Jim Allchin review…June 22, 2017…

JIM ALLCHIN

DECISIONS

SANDY KEY MUSIC  CD-JA004

ARTIFICIAL LIFE–THE MEXICAN END–BAD DECISIONS–HEALING GROUND–BLEW ME AWAY–SHE IS IT–JUST PLAIN SICK–FRIENDS–YOU MIGHT BE WRONG–AFTER HOURS–DON’T CARE–STOP HURTING ME–MY FATHER’S EYES–DESTINY

Guitarist/composer/vocalist Jim Allchin is livin’ the dream, y’all.  He grew up on a farm deep down in Florida before graduating from Stanford and becoming a well-respected Microsoft executive.  All the while, he honed his musical chops, retiring in 2007 to pursue his dream to be a bluesman.  As such, “Decisions” marks his third solo album.  Produced by drummer Tom Hambridge, Jim is on guitar and vocals, and uses a myriad of special guests  that make this set such a fun listen.  Leading off is a tune that could only happen in today’s society.  “Artificial Life” finds Jim telling himself “things couldn’t be sweller” as he “dreams of being Captain Kirk!”  Reese Wynans is all over the B-3 here, too.  An amped-up trip south of the border is the perfect cure for a love affair that literally comes to a “Mexican End,” featuring a punchy horn section for effect.  Keb’ Mo’ is the duet vocalist on a song written by Jim, Tom, and Richard Fleming, as the wonders of nature set the backdrop to bring peace of mind in the “Healing Ground.”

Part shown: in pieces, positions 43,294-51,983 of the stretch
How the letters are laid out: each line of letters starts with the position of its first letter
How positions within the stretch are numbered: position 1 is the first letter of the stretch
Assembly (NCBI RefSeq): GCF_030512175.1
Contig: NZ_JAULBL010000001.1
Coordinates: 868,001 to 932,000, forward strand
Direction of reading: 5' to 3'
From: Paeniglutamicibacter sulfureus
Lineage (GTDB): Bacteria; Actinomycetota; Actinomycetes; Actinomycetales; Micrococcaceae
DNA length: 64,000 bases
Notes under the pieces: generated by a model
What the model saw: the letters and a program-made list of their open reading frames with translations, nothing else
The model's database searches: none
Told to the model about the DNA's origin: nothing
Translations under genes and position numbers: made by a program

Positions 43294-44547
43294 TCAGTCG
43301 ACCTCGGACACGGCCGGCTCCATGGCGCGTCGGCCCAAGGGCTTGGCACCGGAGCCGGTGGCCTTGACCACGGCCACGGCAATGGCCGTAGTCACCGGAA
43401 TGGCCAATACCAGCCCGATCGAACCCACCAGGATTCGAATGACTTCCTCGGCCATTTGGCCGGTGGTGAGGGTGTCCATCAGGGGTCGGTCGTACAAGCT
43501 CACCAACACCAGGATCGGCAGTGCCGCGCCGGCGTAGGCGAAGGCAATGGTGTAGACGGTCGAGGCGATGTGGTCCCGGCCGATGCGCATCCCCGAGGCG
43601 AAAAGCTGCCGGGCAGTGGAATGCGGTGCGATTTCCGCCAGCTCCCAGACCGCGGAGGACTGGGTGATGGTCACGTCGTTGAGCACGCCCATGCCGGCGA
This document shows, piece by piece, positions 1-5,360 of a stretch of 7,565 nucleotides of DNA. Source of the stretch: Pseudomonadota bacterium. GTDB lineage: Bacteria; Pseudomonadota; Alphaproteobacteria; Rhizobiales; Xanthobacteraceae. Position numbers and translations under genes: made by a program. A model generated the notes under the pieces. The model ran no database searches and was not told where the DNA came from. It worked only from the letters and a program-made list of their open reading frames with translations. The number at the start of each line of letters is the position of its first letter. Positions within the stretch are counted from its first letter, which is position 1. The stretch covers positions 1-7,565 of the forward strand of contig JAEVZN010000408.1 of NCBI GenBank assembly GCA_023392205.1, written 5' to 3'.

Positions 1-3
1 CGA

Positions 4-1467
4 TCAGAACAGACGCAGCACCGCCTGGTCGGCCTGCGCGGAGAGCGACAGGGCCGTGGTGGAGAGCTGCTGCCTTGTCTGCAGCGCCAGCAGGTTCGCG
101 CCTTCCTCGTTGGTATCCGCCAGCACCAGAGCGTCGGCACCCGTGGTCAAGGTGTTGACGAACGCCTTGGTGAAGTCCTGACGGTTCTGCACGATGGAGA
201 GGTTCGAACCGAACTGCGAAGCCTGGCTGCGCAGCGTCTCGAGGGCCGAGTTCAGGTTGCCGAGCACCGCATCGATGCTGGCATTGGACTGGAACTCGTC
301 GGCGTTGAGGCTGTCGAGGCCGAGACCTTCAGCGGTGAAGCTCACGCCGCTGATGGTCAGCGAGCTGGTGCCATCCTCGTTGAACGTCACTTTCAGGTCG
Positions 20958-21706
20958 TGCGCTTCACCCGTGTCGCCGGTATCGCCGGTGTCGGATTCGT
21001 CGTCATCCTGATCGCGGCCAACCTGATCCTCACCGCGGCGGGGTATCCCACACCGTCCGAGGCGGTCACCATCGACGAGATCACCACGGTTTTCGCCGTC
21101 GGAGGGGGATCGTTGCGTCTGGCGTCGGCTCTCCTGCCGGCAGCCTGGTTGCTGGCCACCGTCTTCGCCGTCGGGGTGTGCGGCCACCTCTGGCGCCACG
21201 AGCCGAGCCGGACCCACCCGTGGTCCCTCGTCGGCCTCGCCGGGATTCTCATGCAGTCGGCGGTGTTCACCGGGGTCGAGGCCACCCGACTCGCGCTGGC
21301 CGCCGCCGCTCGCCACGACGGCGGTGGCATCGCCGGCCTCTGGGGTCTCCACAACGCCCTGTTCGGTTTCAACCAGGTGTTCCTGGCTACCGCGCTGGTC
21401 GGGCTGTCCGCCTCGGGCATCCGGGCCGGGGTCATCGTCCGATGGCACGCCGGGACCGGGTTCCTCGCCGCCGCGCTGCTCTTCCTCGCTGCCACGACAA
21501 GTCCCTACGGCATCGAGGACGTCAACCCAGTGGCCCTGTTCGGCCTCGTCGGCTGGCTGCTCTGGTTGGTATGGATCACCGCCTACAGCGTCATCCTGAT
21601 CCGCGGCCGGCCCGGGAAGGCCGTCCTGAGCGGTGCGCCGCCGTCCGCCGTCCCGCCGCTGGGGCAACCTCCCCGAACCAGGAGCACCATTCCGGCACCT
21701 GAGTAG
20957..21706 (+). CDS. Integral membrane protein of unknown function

Jim pays tribute to two special folks here, too.  First up, the aforementioned trio of writers create a forever ode to the love of Jim’s life, “She Is It,” and “wears colors that never fade.”  And, the pain of losing his father as a youth is the somber, reflective mood of “My Father’s Eyes.”

There is plenty of fun to be had, too.  An all-acoustic affair with Reese on piano takes a look at why can’t we all just get along with “You Might Be Wrong.”   There are also three fine instrumentals, two with a cool common thread.  First up, “Just Plain Sick” has one blistering guitar run after another fueled by the honky-tonkin’ piano from Reese.  And, each of the other two follow a spacey, ethereal, quietly-civil groove, “Destiny” and “After Hours.”  Their other commonality?  Each one has guitar courtesy of  our old friend Kenny Greenberg.  Raise your hands, all you old-school ballers who remember when Kenny was the guitarist for the Bobby Bradford Blues Band, which held court down at Cantrell’s on 18th and Broadway, circa 1980, our first exposure to live blues.

Jim Allchin reminds us that the choices we make in life–good, bad, or ugly–all define who we are and how we function in today’s society.  The fact that he does it with a fine flair for contemporary blues makes the “Decisions” to enjoy this set a no-brainer!!  Until next time…Sheryl and Don Crow, The Nashville Blues Society.

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